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    Sunday, 23 September 2007

    Real Pump Clips - A Real Necessity

    I had a quick half hour in the pub after work on Friday. I was greeted by seven different real ales. Six of these had the proper pump clip, and one had a hand written clip. The typical real ale drinkers at this pub are happy to try new beers, but if they find one they like they might stay on it for the whole session. I, on the other hand, will try anything new.

    I sat near the bar and people-watched. Drinkers came in, and peered along the bank of pumps before ordering what they fancied. Nobody ordered the beer with the hand written clip. I have seen this many times. Customers like to see a proper pump clip. They probably have more confidence in the product; they like to see a professional clip rather than a scruffy hand written scrap of paper stuck over a no longer needed one.

    I am not sure what the reason for not providing the correct accompaniment is. The price of a pump clip is pretty low so there's no excuses for not having them.

    For what it's worth I did try the beer in question. It was nowhere near as nice as the other two I had. I am convinced the reason for its poor condition was that it was a slow mover. Surely a lesson to be learned. I would be interested if you have ever overlooked a beer in a pub because it did not have a clip?


    Mattias said...

    No for me it would only intrige me to find out more about this strange brew.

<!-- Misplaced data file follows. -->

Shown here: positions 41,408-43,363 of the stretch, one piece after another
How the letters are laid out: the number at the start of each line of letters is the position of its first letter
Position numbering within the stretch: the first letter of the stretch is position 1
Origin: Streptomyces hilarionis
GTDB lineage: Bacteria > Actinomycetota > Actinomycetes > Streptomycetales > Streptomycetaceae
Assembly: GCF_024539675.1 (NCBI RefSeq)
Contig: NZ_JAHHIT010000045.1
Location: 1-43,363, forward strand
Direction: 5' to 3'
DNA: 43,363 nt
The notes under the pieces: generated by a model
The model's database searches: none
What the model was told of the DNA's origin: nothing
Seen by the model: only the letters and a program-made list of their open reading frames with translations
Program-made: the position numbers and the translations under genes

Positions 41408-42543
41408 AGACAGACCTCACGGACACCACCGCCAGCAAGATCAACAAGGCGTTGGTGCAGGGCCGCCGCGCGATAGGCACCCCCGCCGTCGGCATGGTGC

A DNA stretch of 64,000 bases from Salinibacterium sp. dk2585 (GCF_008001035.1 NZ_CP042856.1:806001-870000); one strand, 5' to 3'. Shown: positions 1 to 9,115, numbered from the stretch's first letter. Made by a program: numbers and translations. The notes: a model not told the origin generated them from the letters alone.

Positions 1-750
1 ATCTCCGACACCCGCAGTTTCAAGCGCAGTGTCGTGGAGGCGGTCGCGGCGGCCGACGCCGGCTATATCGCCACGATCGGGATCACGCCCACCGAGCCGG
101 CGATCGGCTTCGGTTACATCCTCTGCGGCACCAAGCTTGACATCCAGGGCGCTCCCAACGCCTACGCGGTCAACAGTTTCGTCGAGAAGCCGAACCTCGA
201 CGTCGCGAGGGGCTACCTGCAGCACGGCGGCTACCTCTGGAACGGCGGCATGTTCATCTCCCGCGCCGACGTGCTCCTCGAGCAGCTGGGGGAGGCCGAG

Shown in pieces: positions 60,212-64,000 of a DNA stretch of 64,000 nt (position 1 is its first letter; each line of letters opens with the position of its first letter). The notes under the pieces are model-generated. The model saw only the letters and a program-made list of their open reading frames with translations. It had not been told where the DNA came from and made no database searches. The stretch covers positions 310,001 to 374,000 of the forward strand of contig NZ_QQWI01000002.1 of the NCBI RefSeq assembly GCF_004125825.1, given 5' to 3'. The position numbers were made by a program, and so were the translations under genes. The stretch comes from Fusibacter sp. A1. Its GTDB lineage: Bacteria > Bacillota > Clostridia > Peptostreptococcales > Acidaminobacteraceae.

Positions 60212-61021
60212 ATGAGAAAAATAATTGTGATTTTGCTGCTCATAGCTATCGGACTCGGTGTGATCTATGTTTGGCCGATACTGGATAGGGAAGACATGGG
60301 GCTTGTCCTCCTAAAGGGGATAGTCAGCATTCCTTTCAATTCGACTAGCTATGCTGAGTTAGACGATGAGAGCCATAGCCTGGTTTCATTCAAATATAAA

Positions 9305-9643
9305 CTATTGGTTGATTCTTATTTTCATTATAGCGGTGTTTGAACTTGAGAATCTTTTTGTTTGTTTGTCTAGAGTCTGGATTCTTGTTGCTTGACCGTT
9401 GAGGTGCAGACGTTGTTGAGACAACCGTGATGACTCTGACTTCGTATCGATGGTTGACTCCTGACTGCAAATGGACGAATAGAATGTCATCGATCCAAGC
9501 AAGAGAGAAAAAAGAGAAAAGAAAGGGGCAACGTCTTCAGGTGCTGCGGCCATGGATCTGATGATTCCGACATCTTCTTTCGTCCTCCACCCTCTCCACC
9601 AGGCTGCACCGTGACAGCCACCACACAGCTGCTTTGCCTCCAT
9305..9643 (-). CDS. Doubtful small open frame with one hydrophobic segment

And often the case can be cuased by many reasons, like; forgetting it, a tiny brewery that so far got to producing the beers and nothing else, sometime the extra cost, etc etc.

    For Real Ales in Sweden it is often the case that the landlord did not get any clips or have to construct their own from a old beer clip. Like when we had Dark Star Hophead and got the Extra version it was simply just added on the normal beer clip or the example Heffe Weisse as below;

    Stonch said...

    Mark, you're right about this. Although it seems such a small thing, it can make all the difference, and your stories about casks moving slowly due to a lack of pumpclip ring true.

    Small brewers need to get basic things like this right every time if they're going to succeed. As you say, it's not like it costs much money. We aren't expecting a work of art, just something that looks professional enough to give the consumer some confidence in the product.